Treasurer pledges to help Adani mine get mining licence

QUEENSLAND Treasurer Curtis Pitt has pledged to help the Adani Carmichael coal mine get a mining licence, but said there were still "gates to be gotten through".

Mr Pitt's comments came after a group of six federal Queensland backbenchers on Wednesday called on the state to fast-track the licence approval, after the state gave the project an environmental approval on Tuesday.

That approval included 140 environmental conditions across the gamut of potential effects of the massive Galilee Basin proposal.

But the mine still faces several hurdles, including two court challenges, the mining licence approval and a final investment decision by mine proponent Adani.

Conservative politicians including George Christensen, Michelle Landry and Senator Matt Canavan called on the state Labor Government to approve the mining licence.

All those calling for the approval welcomed the state government's environment approval, but urged the mining licence be approved to help create jobs in central Queensland.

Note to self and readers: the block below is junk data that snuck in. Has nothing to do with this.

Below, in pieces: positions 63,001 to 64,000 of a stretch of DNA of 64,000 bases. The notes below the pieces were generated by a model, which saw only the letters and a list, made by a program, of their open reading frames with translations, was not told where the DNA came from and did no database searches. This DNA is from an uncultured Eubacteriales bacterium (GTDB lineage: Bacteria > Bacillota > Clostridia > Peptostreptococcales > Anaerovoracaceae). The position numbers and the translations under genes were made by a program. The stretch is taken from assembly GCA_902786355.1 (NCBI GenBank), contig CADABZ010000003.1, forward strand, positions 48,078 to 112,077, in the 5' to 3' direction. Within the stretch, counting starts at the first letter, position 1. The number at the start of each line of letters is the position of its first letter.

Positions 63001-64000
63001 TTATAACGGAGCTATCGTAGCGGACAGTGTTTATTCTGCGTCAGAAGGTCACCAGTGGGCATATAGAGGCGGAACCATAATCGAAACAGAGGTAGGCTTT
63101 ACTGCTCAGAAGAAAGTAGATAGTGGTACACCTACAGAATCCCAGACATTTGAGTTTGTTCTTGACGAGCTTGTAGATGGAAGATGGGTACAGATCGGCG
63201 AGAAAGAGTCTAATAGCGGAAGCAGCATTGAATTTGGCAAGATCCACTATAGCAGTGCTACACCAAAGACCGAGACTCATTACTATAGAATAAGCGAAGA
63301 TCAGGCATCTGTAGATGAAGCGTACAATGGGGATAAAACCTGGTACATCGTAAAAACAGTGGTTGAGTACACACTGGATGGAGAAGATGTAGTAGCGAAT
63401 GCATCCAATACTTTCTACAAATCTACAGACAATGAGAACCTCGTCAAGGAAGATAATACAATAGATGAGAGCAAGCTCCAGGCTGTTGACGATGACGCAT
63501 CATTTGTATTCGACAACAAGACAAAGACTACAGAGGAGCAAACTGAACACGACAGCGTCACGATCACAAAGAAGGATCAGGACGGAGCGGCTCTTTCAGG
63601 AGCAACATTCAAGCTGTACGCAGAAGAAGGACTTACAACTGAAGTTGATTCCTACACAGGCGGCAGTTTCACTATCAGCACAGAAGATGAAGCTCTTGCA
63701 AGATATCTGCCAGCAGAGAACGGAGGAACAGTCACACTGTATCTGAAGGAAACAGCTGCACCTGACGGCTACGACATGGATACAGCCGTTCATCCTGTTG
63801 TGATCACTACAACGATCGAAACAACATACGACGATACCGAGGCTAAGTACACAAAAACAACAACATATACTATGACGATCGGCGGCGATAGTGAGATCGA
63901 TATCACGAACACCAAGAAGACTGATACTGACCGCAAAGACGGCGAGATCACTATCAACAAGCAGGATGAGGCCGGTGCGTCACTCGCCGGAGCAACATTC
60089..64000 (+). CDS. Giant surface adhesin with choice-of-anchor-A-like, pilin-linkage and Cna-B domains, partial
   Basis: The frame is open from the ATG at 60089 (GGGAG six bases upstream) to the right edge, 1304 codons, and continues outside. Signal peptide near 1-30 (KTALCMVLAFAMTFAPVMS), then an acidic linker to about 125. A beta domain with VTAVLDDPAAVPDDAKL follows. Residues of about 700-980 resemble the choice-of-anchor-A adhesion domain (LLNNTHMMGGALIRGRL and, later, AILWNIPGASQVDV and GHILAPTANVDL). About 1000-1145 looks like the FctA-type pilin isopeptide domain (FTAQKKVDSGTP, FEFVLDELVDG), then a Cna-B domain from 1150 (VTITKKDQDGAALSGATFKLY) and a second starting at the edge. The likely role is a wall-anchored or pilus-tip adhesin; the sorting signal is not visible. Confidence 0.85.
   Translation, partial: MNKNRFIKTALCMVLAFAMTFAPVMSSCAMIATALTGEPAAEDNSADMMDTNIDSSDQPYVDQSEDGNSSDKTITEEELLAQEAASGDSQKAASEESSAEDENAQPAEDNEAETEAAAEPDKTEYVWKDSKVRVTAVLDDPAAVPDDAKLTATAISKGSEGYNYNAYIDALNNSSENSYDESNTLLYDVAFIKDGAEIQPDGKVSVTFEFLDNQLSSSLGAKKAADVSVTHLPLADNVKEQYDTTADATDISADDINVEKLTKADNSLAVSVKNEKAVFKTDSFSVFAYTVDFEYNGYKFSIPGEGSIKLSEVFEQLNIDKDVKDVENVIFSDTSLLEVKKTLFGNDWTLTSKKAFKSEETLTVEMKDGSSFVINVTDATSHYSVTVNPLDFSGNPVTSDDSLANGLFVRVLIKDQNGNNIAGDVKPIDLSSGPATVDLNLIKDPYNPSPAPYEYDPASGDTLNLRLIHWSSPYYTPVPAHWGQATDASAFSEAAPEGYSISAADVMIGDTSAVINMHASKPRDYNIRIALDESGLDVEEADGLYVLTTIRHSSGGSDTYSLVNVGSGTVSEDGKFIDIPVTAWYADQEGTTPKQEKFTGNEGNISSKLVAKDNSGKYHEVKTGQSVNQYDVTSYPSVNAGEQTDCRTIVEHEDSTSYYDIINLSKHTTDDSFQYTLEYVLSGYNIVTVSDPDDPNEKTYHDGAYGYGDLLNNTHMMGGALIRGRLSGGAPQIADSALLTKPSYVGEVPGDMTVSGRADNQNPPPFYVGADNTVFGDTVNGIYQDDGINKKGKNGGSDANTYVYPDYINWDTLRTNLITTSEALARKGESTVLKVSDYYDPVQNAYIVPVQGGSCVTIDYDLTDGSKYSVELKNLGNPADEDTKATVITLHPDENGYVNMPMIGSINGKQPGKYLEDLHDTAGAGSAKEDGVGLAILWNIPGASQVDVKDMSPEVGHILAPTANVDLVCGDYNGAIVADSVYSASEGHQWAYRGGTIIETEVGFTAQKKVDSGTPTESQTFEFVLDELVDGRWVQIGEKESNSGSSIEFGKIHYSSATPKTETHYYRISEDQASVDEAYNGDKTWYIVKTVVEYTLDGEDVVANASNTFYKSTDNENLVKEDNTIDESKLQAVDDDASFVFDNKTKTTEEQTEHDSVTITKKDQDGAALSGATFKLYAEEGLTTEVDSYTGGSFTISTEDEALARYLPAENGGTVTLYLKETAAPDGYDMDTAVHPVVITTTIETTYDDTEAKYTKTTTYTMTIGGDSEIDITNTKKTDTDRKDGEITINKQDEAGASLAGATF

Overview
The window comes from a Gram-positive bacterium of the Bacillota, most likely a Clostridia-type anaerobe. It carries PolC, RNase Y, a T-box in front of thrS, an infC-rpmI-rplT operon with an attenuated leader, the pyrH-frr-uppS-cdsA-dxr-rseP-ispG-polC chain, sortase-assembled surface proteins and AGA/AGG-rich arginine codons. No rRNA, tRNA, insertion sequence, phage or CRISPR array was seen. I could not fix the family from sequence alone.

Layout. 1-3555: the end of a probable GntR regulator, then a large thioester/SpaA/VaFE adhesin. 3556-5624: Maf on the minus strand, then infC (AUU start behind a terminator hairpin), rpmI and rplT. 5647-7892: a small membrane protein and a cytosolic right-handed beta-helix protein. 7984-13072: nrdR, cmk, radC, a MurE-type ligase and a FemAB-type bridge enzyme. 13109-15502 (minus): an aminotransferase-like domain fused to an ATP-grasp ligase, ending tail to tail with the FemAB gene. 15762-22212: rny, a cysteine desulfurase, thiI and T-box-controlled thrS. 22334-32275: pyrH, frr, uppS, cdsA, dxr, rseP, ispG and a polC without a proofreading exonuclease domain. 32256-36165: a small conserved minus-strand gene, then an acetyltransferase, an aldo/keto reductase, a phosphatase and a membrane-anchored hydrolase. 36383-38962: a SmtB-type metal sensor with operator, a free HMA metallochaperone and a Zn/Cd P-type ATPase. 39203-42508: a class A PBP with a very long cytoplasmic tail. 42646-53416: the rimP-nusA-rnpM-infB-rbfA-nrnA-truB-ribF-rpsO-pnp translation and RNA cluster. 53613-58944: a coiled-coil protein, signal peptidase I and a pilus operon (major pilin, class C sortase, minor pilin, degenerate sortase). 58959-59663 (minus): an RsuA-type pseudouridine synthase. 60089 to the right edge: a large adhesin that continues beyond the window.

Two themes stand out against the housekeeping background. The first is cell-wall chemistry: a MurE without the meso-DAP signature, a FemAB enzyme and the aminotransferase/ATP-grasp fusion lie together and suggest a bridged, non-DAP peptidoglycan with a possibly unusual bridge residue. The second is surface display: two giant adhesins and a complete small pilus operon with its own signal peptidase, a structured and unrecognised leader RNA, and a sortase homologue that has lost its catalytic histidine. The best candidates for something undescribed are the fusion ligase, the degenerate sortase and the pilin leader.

The federal politicians said the "jobs crisis" facing central Queensland was now dire and the mine licence approval would not solve it, but was essential to the region's recovery in the wake of thousands of job losses.

Mr Christensen welcomed the environmental approval, but said it was time for the state government to "follow through" with the mining licence.

While Mr Pitt said the state government would "help where we can", ultimately there were "still some more gates to be gotten through" including court cases.

"But we will do what we can to facilitate what we see is a terrific investment in this state," he said.

"Like everyone, I'm hoping to see the potential job creation that the Adani Carmichael mine will bring."

A spokesman for Adani said that while the environmental approval was "a welcome development", it was "critical the state government works actively with us and ensures no further delays" to other approvals including the mining lease.

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